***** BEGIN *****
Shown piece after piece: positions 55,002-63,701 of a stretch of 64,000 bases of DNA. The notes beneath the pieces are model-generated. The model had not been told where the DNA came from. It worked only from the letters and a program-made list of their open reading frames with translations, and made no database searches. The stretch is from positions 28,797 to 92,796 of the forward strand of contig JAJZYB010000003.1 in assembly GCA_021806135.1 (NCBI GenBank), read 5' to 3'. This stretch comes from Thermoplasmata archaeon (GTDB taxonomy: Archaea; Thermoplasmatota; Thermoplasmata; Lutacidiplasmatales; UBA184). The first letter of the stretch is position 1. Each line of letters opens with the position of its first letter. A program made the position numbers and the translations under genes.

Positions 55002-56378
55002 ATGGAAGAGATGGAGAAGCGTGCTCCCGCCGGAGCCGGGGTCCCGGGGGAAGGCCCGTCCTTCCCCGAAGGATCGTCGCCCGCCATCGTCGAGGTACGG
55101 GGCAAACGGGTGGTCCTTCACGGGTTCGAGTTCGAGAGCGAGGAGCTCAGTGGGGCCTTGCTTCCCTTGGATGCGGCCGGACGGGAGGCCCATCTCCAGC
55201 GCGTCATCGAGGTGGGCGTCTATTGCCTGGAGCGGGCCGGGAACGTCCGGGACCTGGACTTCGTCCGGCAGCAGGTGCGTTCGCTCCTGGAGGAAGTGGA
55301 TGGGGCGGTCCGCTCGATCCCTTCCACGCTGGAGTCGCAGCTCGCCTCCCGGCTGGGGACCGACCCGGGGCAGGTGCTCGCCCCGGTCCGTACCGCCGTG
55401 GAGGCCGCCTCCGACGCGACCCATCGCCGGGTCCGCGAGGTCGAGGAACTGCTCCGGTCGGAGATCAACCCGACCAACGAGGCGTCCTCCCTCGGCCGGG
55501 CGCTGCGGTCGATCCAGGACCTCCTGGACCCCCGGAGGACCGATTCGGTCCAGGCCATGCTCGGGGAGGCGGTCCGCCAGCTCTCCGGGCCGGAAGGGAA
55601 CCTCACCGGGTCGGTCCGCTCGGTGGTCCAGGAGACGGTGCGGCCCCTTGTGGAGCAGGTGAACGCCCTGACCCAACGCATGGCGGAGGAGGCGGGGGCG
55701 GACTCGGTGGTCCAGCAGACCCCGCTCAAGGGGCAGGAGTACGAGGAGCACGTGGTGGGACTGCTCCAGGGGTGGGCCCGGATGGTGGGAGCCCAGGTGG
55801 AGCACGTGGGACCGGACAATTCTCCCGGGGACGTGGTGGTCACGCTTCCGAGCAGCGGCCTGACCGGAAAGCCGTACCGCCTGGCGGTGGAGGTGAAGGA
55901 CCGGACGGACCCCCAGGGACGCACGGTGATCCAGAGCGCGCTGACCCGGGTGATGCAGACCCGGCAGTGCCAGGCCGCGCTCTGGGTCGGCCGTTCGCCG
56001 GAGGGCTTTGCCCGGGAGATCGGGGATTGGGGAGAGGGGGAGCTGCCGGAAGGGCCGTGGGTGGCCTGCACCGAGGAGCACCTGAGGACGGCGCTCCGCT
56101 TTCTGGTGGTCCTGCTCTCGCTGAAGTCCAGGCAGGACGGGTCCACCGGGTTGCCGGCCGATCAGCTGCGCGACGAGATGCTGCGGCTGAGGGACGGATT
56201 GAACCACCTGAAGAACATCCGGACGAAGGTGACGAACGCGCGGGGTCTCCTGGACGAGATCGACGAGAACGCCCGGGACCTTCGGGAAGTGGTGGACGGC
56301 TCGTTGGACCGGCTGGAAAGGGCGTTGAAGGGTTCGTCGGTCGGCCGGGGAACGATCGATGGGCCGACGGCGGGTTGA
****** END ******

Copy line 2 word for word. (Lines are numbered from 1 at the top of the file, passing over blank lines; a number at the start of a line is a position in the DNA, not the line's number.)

Positions 55002-56378